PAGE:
Brink of Consciousness: Dorian Gray Syndrome (Collector's Edition)
Year Published: 2011
Publisher: Plug in Digital
Brink of Consciousness: Dorian Gray Syndrome is a hidden object game that I feel I should like more than I do, but even after two replays, I am unable to warm up to it. It's another in the horror subgenre like Mountain Crime: Requital where you find dead bodies at every turn, the villain taunts you from screen-to-screen, and even manipulates you into a similar sour-tasting ending in the bonus chapter. It was also the first of many HOG's I would play that featured unseen characters talking to you over loudspeakers, which is a trope that wore out on me rather quickly.
Oscar's twisted idea of art.
The subtitle of the game comes from Oscar Wilde's 1890 novel, The Picture of Dorian Gray. The game's villain, Oscar (named for the author) has an obsession with eternal youth, much like the titular character of the book. To satiate his desires, he murders "young and beautiful" people and turns them into works of art in his mansion. As investigative reporter Sam Wilde (also named for the author), you enter Oscar's home in search of your girlfriend, Anna, who has become his latest kidnapping victim.
What transpires is an okay enough hidden object game, but the story and some of the aesthetic choices keep getting in the way of it, almost literally. Every screen has Oscar and/or Anna talking to you in big blocks of dialogue over loudspeakers. Sometimes they start rambling even when you do something as simple as open a locked door or solve a puzzle. It wasn't long before I found myself tuning them out while I tried to make progress.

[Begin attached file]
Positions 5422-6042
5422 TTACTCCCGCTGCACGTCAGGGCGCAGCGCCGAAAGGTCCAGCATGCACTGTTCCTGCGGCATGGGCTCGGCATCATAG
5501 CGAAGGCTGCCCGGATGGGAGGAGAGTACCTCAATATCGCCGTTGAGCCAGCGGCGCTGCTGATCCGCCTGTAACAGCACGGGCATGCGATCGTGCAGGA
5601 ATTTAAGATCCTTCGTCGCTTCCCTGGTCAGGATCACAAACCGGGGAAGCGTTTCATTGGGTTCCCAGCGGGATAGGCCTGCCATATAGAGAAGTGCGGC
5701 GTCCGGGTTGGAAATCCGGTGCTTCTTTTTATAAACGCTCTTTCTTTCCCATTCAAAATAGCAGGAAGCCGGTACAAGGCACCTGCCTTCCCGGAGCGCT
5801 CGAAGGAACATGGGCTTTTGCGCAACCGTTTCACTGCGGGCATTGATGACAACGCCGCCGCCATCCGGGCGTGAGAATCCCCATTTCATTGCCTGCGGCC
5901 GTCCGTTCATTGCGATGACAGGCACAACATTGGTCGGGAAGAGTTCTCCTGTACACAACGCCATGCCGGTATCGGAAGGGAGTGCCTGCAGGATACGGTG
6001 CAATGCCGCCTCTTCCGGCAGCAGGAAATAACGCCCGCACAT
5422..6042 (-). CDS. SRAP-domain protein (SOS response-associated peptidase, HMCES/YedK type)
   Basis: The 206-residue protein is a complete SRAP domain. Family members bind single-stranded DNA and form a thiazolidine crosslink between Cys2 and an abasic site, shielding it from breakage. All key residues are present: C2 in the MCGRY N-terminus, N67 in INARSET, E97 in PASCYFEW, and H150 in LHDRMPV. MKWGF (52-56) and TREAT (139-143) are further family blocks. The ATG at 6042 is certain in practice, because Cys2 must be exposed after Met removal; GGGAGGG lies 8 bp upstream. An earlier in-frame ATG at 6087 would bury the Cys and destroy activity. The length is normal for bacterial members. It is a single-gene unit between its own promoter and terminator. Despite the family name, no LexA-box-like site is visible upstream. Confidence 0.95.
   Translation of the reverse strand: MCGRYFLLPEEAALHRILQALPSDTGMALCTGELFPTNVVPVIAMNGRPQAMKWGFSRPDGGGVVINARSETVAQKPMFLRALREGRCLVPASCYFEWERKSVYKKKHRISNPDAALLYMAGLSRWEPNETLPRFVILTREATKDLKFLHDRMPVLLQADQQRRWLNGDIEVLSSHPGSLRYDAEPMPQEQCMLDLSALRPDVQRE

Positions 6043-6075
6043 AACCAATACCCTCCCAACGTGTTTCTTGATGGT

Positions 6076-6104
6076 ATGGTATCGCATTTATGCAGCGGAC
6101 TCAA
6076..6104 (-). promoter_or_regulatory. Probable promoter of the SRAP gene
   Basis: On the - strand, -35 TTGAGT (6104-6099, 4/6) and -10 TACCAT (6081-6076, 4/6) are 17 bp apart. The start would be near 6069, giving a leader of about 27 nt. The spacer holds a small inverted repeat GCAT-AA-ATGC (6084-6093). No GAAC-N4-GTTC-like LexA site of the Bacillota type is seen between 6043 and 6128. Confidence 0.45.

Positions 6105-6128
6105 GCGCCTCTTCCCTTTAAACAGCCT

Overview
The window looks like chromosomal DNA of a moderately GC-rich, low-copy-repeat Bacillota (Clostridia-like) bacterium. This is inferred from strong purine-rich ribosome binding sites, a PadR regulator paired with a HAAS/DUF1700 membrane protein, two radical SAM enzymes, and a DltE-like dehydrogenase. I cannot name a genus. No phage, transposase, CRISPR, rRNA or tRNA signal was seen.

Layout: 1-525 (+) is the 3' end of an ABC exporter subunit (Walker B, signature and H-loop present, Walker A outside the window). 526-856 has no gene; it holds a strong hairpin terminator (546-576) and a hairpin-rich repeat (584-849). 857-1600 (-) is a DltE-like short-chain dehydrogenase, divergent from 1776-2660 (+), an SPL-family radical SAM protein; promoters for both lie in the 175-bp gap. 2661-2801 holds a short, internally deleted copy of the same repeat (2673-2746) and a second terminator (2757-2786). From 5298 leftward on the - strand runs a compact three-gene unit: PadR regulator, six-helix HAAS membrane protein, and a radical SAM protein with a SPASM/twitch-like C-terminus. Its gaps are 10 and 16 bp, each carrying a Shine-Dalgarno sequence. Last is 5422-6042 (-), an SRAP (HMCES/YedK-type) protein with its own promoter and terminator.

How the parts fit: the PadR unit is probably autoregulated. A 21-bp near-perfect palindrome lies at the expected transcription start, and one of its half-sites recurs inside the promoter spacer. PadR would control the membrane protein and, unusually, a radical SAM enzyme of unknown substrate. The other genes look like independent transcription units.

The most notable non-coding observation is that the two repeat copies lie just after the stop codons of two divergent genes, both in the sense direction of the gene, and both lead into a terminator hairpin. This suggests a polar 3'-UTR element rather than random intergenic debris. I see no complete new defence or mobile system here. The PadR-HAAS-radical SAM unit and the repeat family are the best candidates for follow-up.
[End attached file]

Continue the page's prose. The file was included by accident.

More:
Other aggravating sound effect choices are heavy breathing in some scenes and my character constantly coughing. I don't understand the latter at all. Is he a chain smoker? Is he sick? Did someone recording sounds for the game have a cough and it got left in? I have no idea.
Don't know if I get why his nanny was a witch, but okay.
It seems like Oscar is meant to be a sympathetic villain, but I find him annoying and entitled. Texts scattered here and there suggest he has mental health problems, and there's even a padded cell in one of his mansion's rooms. The "Mental Health as Villain" trope is tired and offensive - I'm no more fond of it here than I was in Escape From Ravenhearst - but it's even worse here as he also fancies himself an artist, so the game can offend two groups with one serial killer.
I think Oscar's real problem is that he has more money than he knows what to do with, and he's not used to suffering consequences. It's no wonder. The police are clueless about the kidnappings, even though a majority of them had some personal connection to Oscar.
The mysterious double doors on the right can never be opened.
Oscar's mansion, Goldvale, attests to his wealth. It's huge. It's one of the biggest I've ever seen in a hidden object game, so much so that I wondered after my first play if I missed any rooms. While HOG's don't typically have unused rooms, there is a set of doors that can never be opened, suggesting Oscar's abode may have been intended to be even bigger. Thankfully, there's an in-game map, but it doesn't offer fast travel, so you'll be doing a lot of backtracking, including up and down an elevator whose animation can't be skipped - another HOG cliche I sorely despise.
Of special note is that I have completed the game three times, and I have always skipped the final puzzle. It's ridiculously complicated beyond anything I've ever seen in a HOG before, and I have tried solving it by following the exact instructions in the game's guide, and it still ends up unsolved. So, it would seem there's a mistake in their directions somewhere, indicating the puzzle is too complex even for whoever wrote the guide.
Oscar should've just invested in some wax figures and saved us all the trouble.
For all the good and bad there is, I may have been willing to leave the game on a slightly more positive note (heck, I even laughed at how Oscar was defeated), but then came the totally unnecessary and even more nonsensical bonus chapter, which I guess exists because the devs really like Oscar and wanted him to have the last laugh. Even when I am not emotionally invested in the actual character I am playing as, slights like this always feel more intended at the player, which raises the question of why devs like punishing them.
Brink of Consciousness has a "Very Positive" rating on Steam, so it has its fans. Personally, I wouldn't have minded not having this game in my consciousness or subconsciousness, and I don't plan to ever play it again.